WASHINGTON -- Voters in northern Minnesota may be ready to return a Democrat to Congress next month, a potential setback for Republicans who captured the U.S. House seat for the first time in seven decades in a national GOP wave two years ago.

DFL challenger Rick Nolan, who last served in Congress in 1981, leads freshman Republican Chip Cravaack 50 percent to 43 percent, according to a poll of likely voters in the Eighth Congressional District conducted last week for the Star Tribune.

That's a lead of seven percentage points for an underfunded challenger in a nationally watched race that has drawn more than $4 million in spending by the national parties and outside interest groups. Seven percent of the 1,000 people contacted by the poll remain undecided.

The Cravaack campaign disputed the poll numbers, saying they do not track with other polls in the race. "There is not a single person who would say these numbers are reflective of the state of the race," said Cravaack advisor Ben Golnik, who also took note of Star Tribune poll data showing Cravaack with a seven-point lead among independent voters. "As is always the case in Minnesota, independent voters determine the winner," he said.

Nolan campaign manager Michael Misterek said the poll reflects the momentum Democrats have been seeing on the ground, though he still predicted a close race: "This has been a neck-and-neck race and we believe it will continue to be close going into election day."

The heavy advertising blitz in the Twin Cities and Duluth media markets has put the race on its own trajectory, with Nolan climbing above President Obama's 47 percent level of support in the district, a traditional DFL stronghold that includes the Iron Range.

Cravaack, for his part, polls below the 46 percent level of support for GOP presidential candidate Mitt Romney in the district, which also includes Republican-leaning counties outside the Twin Cities' northern suburbs.

The poll, conducted for the Star Tribune by Pulse Opinion Research, has a margin of sampling error of plus or minus 3 percent. That means Obama and Romney, at 47 to 46 percent, are in a statistical dead heat in the district, compared to statewide polls that show Obama leading comfortably in Minnesota.

The poll also shows that Cravaack, a political novice with less than two years in office, has left constituents with evenly divided views of his performance. Overall, 41 percent view him favorably, while 40 percent say they have an unfavorable impression.

Cravaack's backers describe him as a fresh face who has brought more vigor to the job than Jim Oberstar, a long-time DFL stalwart whom Cravaack edged out in one of the biggest political upsets of the 2010 congressional elections.

"He's newer at the game than some of them, but I think he's done well," said poll respondent Glenice Heineman, who runs a manufacturing business with her husband in Rush City.

Nolan, who is a little less well-known, has a 39 percent favorable rating, with 34 percent viewing him unfavorably.

"He seems like a more down-to-earth kind of guy," said Nolan supporter George Haraden, a shop teacher in Mountain Iron. "He seems to understand people who are working and struggling."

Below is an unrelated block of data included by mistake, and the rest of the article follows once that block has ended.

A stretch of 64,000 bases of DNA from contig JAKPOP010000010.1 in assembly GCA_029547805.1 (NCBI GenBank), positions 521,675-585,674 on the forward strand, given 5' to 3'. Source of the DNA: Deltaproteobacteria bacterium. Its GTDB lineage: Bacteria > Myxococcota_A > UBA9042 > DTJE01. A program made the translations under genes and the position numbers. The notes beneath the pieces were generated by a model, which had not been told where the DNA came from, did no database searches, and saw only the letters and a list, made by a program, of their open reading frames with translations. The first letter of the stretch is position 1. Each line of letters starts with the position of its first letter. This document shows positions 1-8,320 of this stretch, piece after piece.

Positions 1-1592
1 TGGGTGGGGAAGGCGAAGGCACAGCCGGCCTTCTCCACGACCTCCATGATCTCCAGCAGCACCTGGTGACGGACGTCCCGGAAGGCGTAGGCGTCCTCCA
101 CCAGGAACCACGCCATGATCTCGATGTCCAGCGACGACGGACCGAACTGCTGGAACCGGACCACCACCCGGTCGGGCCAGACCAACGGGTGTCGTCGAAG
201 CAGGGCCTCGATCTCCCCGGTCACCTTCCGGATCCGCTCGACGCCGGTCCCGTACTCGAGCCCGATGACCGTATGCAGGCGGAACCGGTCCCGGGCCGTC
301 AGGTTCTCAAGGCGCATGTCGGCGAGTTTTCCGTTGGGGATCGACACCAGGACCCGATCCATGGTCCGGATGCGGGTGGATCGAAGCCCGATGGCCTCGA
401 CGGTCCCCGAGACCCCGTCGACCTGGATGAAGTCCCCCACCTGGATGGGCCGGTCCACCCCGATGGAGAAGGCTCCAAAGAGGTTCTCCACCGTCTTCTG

Those reviews come as Democrats and their allies have been hammering Cravaack for his support of a Republican budget plan in Congress that would turn Medicare into a premium-support or voucher system, which Democrats say would weaken the program for future seniors.

"That ain't gonna work," said Lonnie Stockwell, a 59-year-old poll respondent from Grand Rapids who works at Home Depot and who supports Nolan. "I've paid into it. I'm going to need Medicare."

Cravaack has argued that current Medicare spending is unsustainable, and that the senior health insurance system needs to be changed to survive long-term.

That argument resonates with poll respondents like Christie Milam of Chisago City, a 46-year old home-schooling mom. "He has a different view of where he's going to spend the money for Medicare," she said. "It does need to be reformed in some way."

Overall, 43 percent of poll respondents said Nolan would do a better job of protecting Medicare, compared with 39 percent who said Cravaack would.

But on the economy, which emerged as the top issue in the poll, Nolan and Cravaack tied at 43 percent on who would be more effective.

Cravaack is running largely on a jobs platform that would promote mining by easing environmental regulations. As a former union pilot, he has tried to make inroads with union members, a core DFL constituency in the district. "I think there are a lot of closet Republicans in this union up here," said poll respondent Michael Schmitz, a 54-year-old Minntac mine worker in Virginia, on the Iron Range.

"I agree with a lot of what he has to say," Schmitz said, adding that he used to be a staunch Democrat.

Nolan, with support from organized labor but no recent record on economic issues, has been labeled in GOP attack ads as a cookie-cutter liberal from the 1970s, when he represented another congressional district in central Minnesota. He's also been attacked over a troubled record in business and as a former state trade official under the late Gov. Rudy Perpich.

But Nolan has run as a supporter of Obama policies on infrastructure spending, health care, and ending the Bush-era tax cuts for the wealthy. That has won him the support of lifelong Democrats like Jean Wasbotten, an 82-year-old widow in Hermantown, a Duluth suburb. "The economy is coming back," she said. "It's slow, but it's coming back."

On one of the most talked-about issues in the race, the decision of Cravaack's family to move to New Hampshire for his wife's job, 52 percent of poll respondents said it was not at all or not very important, while 42 rated it somewhat or very important. Cravaack says he maintains a significant presence in the district.

Kevin Diaz is a correspondent in the Star Tribune Washington Bureau.